haas@ece.cornell.edu wrote:

One example that comes to mind is HSLS (the main example used in your draft).Hi Richard,

Thanks for your comments on the draft.Maybe another term should be introduced, such as "optimally scalable", that

indicates a given method is more scalable than any other possible method

(when an absolutely scalable method does not exist).

The term "optimal scalability" sounds interesting, but I am not sure how

it could be practically applied. In other words, I am not sure how one can

state that there cannot exist another method that is more scalable. If you

have any example in mind, please bring it up - it would help to understand

this term.

Quoting from the abstract of the MobiHoc 2001 paper that presented HSLS:

"This algorithm is shown to have nearly the best possible asymptotic overhead for

any routing algorithm - proactive or reactive."

So if the word "nearly" could be removed, then HSLS would be "optimally scalable"

in the number of nodes, with respect to the total overhead metric and the network

model defined in the paper.

In general, if one could *prove* that method A is "more scalable" than any other method (for

a given metric and network model), then one can say that method A is "optimally scalable".

But this is really a minor point, since your draft already defines "more scalable", so it almost

goes without saying that a method that is "more scalable" than any other method is

"optimally scalable". One reason I like the term "optimally scalable" is because, in some cases,

an "absolutely scalable" method may not exist, in which case the ultimate goal is to find an

"optimally scalable" method.

Regards,

Richard

In essence, what I am saying is that if a method A scales, say, with the

number of nodes as O(N^a), and a<0 (i.e., A is not absoultely scalable),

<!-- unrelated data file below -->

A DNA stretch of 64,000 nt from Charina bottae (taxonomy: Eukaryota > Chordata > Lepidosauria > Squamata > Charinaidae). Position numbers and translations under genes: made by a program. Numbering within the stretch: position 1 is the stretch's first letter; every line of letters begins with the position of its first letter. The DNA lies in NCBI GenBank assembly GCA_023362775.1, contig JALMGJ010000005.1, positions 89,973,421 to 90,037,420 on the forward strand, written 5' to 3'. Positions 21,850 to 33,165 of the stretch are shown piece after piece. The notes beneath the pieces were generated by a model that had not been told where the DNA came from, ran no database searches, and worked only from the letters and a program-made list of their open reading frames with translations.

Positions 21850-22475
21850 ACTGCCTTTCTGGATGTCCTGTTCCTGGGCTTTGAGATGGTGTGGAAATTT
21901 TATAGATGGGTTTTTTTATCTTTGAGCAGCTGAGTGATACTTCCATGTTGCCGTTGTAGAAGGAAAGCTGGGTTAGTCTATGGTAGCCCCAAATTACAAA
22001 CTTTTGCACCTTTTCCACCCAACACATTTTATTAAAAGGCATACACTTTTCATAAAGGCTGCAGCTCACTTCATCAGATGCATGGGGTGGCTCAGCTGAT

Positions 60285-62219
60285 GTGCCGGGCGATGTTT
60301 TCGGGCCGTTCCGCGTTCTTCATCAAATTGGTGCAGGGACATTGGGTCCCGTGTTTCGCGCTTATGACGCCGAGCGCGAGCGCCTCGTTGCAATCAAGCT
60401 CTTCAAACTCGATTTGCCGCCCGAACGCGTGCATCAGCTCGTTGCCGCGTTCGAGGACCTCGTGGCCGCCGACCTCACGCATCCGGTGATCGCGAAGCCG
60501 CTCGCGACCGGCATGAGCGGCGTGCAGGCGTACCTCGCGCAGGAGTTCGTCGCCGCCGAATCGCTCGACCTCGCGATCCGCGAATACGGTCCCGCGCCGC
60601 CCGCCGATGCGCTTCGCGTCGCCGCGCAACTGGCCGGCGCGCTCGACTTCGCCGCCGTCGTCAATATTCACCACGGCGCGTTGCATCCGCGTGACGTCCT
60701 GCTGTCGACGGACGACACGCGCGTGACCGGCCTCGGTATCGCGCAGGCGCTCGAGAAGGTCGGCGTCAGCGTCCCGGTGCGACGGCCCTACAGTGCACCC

then, in principle, there always can be another method B which scales better

with N; i.e., O(N^b), where a<b<0.

Does this make sense?

Zygmunt.

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Wireless Networks Laboratory http://wnl.ece.cornell.edu

School of Electrical Engineering

Cornell University tel: +1-607-255-3454

323 Frank Rhodes Hall fax: +1-607-255-9072

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On Wed, 17 Sep 2003, Richard Ogier wrote:Hello,

I can't attend the ANS meeting tomorrow, but I have a few comments on the

scalability draft <draft-irtf-ans-scalability-definition-00.txt>.

I like the definitions of absolute and relative scalability, and the

fact that all metrics

must be considered for absolute scalability (but a metric must be

specified for

relative scalability).

I think there are many important environments for which an absolutely

scalable

method does not exist, e.g., if the number of hops between a source and a

destination is not bounded by a constant. In these environments, relative

scalability must be considered, and the goal will be to show that a

given method

is more scalable than other methods.

Maybe another term should be introduced, such as "optimally scalable", that

indicates a given method is more scalable than any other possible method

(when an absolutely scalable method does not exist). < br>

Richard

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